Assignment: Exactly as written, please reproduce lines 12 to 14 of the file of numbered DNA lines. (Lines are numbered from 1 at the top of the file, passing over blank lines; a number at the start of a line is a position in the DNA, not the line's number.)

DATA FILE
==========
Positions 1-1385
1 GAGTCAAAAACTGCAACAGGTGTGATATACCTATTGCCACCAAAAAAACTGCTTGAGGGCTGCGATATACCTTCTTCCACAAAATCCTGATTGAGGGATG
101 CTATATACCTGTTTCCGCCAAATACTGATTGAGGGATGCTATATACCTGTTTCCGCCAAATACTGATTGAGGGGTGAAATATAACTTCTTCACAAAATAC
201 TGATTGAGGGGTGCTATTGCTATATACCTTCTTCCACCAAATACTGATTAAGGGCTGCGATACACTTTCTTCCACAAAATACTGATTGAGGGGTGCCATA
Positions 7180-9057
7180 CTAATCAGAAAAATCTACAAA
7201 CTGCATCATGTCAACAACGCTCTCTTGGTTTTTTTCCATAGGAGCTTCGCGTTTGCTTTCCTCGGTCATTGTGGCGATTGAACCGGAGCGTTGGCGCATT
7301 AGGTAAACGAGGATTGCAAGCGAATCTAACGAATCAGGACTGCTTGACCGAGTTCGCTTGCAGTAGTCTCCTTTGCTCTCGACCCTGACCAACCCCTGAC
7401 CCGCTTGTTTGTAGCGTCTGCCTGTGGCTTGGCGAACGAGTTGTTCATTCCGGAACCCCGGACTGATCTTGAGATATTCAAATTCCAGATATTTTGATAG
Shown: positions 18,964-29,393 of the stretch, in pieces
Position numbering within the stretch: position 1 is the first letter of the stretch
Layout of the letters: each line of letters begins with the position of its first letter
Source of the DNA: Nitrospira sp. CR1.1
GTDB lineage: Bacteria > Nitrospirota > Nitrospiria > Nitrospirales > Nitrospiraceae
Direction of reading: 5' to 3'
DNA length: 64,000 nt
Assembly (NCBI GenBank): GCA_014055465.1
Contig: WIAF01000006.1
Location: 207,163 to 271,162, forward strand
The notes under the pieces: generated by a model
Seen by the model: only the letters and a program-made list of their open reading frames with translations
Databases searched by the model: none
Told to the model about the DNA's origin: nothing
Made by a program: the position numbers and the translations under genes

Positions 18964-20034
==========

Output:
Layout of the letters: each line of letters begins with the position of its first letter
Source of the DNA: Nitrospira sp. CR1.1
GTDB lineage: Bacteria > Nitrospirota > Nitrospiria > Nitrospirales > Nitrospiraceae